ForgeOS Simplifies Robot Coding, Rollouts, Says READY Robotics

Startup’s ForgeOS no-code software, which features NVIDIA Isaac Sim, enables robot programming for non-coders.

READY Robotics

READY Robotics has worked with NVIDIA to enable non-programmers to instruct robots.
ForgeOS, the 'no-code' software from READY Robotics, is designed to work with industrial automation, third-party apps, and simulation in NVIDIA Isaac Sim for ease of use.

Robotics hardware traditionally requires programmers to deploy it. READY Robotics wants to change that with its ForgeOS software, which it has aimed at people working in manufacturing who do not have coding skills.

The Columbus, Ohio-based startup is a spinout of robotics research from Johns Hopkins University. Kel Guerin was a Ph.D. candidate there leading this research when he partnered with Benjamin Gibbs, who was at Johns Hopkins Technology Ventures.

They obtained funding and lanched READY Robotics, now led by Gibbs as CEO.

“There was this 'a-ha' moment where we figured out that we could take these types of visual languages that are very easy to understand and use them for robotics,” stated Guerin, who is now chief innovation officer at the company.

ForgeOS supports third-party apps

READY Robotics said its “no-code” operating system is designed to enable anyone to program any type of automated device or robotics hardware. ForgeOS works with plug-ins for most major robot hardware, it said.

Like other operating systems, such Android, ForgeOS allows third-party apps and plugins, providing a robust ecosystem of partners and developers working to make robots more capable, said Guerin.

Implementing apps in robotics allows for new capabilities to be added to a robot in a few clicks, improving user experience and usability, claimed the company. Users can install their own apps, such as Task Canvas, which provides an intuitive building block programming interface similar to Scratch, a simple block-based visual language for kids developed at MIT Media Lab, which was influential in its design.

Task Canvas allows users to show the actions of the robot, as well as all the other devices in an automation cell as blocks in a flowchart. These include grippers, programmable logic controllers (PLCs), and machine tools.

The user can easily create powerful logic by tying these blocks together — without writing a single line of code, said READY Robotics. The interface offers nonprogrammers a more “drag-and-drop” experience for programming and deploying robots.

Users can work directly on the factory floor with real robots on a tablet device or with access to simulation from Isaac Sim, powered by NVIDIA Omniverse.

Design robots in simulation for real-world deployments

READY Robotics said it is making design work easier for non-programmers, helping to validate robots and systems for accelerated deployments.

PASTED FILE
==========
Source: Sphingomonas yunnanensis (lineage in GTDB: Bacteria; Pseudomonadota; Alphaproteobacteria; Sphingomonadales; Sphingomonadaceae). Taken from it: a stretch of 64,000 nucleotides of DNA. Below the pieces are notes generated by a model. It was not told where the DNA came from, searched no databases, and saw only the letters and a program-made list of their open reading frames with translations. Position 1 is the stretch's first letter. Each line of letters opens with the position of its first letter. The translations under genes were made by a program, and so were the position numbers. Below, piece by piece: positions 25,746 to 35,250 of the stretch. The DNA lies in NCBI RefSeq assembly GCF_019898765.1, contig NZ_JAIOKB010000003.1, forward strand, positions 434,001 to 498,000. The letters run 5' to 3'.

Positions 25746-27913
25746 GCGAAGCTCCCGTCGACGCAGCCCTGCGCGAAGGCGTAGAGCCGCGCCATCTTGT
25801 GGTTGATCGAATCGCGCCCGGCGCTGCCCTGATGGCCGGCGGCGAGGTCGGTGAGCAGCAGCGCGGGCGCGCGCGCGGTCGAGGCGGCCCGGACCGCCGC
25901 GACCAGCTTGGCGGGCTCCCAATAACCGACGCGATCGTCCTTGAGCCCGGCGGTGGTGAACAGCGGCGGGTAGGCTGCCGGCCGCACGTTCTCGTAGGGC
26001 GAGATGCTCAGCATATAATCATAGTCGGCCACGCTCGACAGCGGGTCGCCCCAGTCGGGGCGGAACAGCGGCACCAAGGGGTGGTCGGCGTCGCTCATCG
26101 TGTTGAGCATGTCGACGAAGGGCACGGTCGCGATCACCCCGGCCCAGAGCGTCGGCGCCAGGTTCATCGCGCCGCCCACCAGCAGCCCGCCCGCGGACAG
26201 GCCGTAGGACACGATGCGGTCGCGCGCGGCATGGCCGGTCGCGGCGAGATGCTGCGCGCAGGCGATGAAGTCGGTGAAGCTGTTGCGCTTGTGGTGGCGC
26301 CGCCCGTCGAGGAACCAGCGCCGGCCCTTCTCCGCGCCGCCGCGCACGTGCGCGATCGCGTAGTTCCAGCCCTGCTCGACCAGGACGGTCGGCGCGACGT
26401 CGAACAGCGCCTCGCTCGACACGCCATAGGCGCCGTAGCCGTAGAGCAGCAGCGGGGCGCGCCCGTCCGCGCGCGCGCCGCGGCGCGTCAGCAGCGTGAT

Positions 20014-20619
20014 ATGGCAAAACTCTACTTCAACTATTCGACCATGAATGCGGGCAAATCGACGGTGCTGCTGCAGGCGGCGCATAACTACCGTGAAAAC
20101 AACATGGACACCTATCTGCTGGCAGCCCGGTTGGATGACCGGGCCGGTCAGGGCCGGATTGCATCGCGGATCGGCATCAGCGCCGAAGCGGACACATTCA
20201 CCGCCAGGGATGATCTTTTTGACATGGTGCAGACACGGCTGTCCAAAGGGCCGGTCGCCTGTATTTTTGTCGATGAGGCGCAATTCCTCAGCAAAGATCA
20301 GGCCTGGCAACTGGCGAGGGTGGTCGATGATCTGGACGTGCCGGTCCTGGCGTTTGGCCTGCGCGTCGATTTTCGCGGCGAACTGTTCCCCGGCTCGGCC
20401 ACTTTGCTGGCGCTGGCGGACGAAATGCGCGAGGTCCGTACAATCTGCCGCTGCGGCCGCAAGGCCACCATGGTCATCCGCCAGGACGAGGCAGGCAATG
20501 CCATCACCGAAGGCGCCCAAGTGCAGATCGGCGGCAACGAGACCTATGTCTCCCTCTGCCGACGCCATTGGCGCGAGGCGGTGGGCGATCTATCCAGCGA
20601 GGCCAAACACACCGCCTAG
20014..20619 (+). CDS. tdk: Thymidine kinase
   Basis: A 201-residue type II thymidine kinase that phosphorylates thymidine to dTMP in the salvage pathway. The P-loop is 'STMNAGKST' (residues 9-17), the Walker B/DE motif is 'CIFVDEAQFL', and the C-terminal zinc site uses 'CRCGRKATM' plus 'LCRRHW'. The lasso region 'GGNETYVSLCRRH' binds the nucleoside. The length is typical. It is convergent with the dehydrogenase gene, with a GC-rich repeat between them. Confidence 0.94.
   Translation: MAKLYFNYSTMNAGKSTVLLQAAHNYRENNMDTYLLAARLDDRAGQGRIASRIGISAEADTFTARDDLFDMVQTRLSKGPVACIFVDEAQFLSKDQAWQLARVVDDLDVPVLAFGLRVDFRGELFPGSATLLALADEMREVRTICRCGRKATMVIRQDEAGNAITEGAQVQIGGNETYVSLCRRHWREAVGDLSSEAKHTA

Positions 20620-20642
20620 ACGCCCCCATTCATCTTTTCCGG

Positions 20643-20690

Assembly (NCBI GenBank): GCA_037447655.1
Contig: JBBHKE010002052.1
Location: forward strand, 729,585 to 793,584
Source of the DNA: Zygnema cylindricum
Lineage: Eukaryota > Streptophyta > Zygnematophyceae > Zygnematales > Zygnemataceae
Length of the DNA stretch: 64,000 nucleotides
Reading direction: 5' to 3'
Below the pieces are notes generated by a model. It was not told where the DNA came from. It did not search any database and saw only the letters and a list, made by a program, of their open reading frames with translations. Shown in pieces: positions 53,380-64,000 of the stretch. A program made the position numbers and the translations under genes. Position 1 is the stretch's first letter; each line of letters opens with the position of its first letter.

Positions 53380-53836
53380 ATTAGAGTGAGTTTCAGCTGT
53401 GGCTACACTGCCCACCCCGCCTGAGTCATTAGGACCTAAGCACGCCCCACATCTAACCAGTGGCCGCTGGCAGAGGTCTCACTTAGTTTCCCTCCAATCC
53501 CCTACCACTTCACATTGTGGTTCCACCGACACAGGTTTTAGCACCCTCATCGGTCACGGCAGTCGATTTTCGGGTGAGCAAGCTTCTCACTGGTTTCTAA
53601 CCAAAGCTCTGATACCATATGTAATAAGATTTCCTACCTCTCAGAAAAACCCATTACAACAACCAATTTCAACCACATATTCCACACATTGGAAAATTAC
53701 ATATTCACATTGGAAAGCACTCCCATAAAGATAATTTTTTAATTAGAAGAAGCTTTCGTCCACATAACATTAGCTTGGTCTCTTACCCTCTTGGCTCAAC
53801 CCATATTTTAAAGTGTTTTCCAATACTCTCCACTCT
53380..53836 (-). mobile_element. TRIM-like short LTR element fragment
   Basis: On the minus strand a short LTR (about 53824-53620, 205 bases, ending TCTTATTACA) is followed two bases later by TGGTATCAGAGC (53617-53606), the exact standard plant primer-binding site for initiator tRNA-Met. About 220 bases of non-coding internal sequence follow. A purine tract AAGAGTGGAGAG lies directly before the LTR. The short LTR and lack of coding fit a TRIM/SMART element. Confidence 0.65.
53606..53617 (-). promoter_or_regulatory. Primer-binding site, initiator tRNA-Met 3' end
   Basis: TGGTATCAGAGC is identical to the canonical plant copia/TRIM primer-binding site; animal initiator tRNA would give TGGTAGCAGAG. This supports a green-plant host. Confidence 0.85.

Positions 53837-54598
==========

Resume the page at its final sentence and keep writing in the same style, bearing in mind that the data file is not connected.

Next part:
The startup said it is developing Omniverse Extensions — Omniverse kit applications based on Isaac Sim — and can deploy them on the cloud. It also uses Omniverse Nucleus, the platform’s database and collaboration engine, in the cloud.

Isaac Sim is NVIDIA's application framework that enables simulation training for testing out robots in virtual production lines before deployment into the real world.

“Bigger companies are moving to a sim-first approach to automation because these systems cost a lot of money to install,” said Guerin. “They want to simulate them first to make sure it’s worth the investment.”

READY Robotics charges users license fees per software seat, and it offers support services to help roll out and develop systems.

It’s a huge opportunity, noted the company: Roughly 90% of the world’s factories haven’t yet embraced automation, which is a trillion-dollar market.

READY is a member of NVIDIA Inception, a free program that provides startups with technical training, go-to-market support, and artificial intelligence platform guidance.

Industrial automation, tool providers rely on READY Robotics

Global partners, including leading industrial automation providers, are investing in READY Robotics' software and integrating with platforms such as NVIDIA Omniverse, said Guerin.

“Right now, we are starting to work with large enterprise customers who want to automate but they can’t find the expertise to do it,” he said.

For instance, Stanley Black & Decker had difficulty deploying robotics in its factories. The global tool supplier is relying on READY to automate machines including CNC lathes and mills.

Black & Decker started using READY’s ForgeOS with its Station setup, which the companies said makes it possible to deploy robots in a day.

Create drag-and-drop robots in Task Canvas

READY Robotics said that nonprogrammers can learn its Task Canvas interface for drag-and-drop programming of industrial robots in about an hour.

The company also runs READY Academy, which offers a catalog of free training for manufacturing professionals to learn the skills to design, deploy, manage, and troubleshoot robots and automation.

“For potential customers interested in our technology, being able to try it out with a robot simulated in Omniverse before they get their hands on the real thing — that’s something we’re really excited about,” said Guerin.

See how Wolfram Manufacturing achieved a 2 month return on investment on their most recent automated CNC mill work cell. With the optimized machine production time, Wolfram gained a 50% increase in throughput using READY Robotics' Forge/OS software.

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READY Robotics

READY Robotics has worked with NVIDIA to enable non-programmers to instruct robots.

Robot Technologies